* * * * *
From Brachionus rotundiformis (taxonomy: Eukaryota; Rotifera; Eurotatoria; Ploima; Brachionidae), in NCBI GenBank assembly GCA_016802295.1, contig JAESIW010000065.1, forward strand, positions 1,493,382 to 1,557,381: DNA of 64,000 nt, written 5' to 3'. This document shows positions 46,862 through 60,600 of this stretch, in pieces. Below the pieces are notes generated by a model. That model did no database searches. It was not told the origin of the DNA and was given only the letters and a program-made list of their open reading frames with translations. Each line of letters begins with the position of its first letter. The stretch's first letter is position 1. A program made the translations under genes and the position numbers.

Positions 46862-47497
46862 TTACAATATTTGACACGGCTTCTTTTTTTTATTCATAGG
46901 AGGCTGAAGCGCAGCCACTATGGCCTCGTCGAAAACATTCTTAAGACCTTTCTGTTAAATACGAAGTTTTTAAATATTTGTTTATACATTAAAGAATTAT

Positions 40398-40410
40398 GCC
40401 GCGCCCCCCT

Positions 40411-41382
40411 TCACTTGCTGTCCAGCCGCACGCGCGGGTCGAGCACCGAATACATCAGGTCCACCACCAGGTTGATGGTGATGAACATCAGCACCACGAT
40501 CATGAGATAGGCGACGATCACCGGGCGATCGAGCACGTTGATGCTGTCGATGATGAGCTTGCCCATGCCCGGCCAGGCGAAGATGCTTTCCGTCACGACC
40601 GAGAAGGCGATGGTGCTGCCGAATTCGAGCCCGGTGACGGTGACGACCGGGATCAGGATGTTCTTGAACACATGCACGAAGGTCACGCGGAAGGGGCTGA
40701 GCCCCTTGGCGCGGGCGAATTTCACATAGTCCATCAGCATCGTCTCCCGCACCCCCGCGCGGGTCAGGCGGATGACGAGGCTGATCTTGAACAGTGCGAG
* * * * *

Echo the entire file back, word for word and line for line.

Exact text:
From Brachionus rotundiformis (taxonomy: Eukaryota; Rotifera; Eurotatoria; Ploima; Brachionidae), in NCBI GenBank assembly GCA_016802295.1, contig JAESIW010000065.1, forward strand, positions 1,493,382 to 1,557,381: DNA of 64,000 nt, written 5' to 3'. This document shows positions 46,862 through 60,600 of this stretch, in pieces. Below the pieces are notes generated by a model. That model did no database searches. It was not told the origin of the DNA and was given only the letters and a program-made list of their open reading frames with translations. Each line of letters begins with the position of its first letter. The stretch's first letter is position 1. A program made the translations under genes and the position numbers.

Positions 46862-47497
46862 TTACAATATTTGACACGGCTTCTTTTTTTTATTCATAGG
46901 AGGCTGAAGCGCAGCCACTATGGCCTCGTCGAAAACATTCTTAAGACCTTTCTGTTAAATACGAAGTTTTTAAATATTTGTTTATACATTAAAGAATTAT

Positions 40398-40410
40398 GCC
40401 GCGCCCCCCT

Positions 40411-41382
40411 TCACTTGCTGTCCAGCCGCACGCGCGGGTCGAGCACCGAATACATCAGGTCCACCACCAGGTTGATGGTGATGAACATCAGCACCACGAT
40501 CATGAGATAGGCGACGATCACCGGGCGATCGAGCACGTTGATGCTGTCGATGATGAGCTTGCCCATGCCCGGCCAGGCGAAGATGCTTTCCGTCACGACC
40601 GAGAAGGCGATGGTGCTGCCGAATTCGAGCCCGGTGACGGTGACGACCGGGATCAGGATGTTCTTGAACACATGCACGAAGGTCACGCGGAAGGGGCTGA
40701 GCCCCTTGGCGCGGGCGAATTTCACATAGTCCATCAGCATCGTCTCCCGCACCCCCGCGCGGGTCAGGCGGATGACGAGGCTGATCTTGAACAGTGCGAG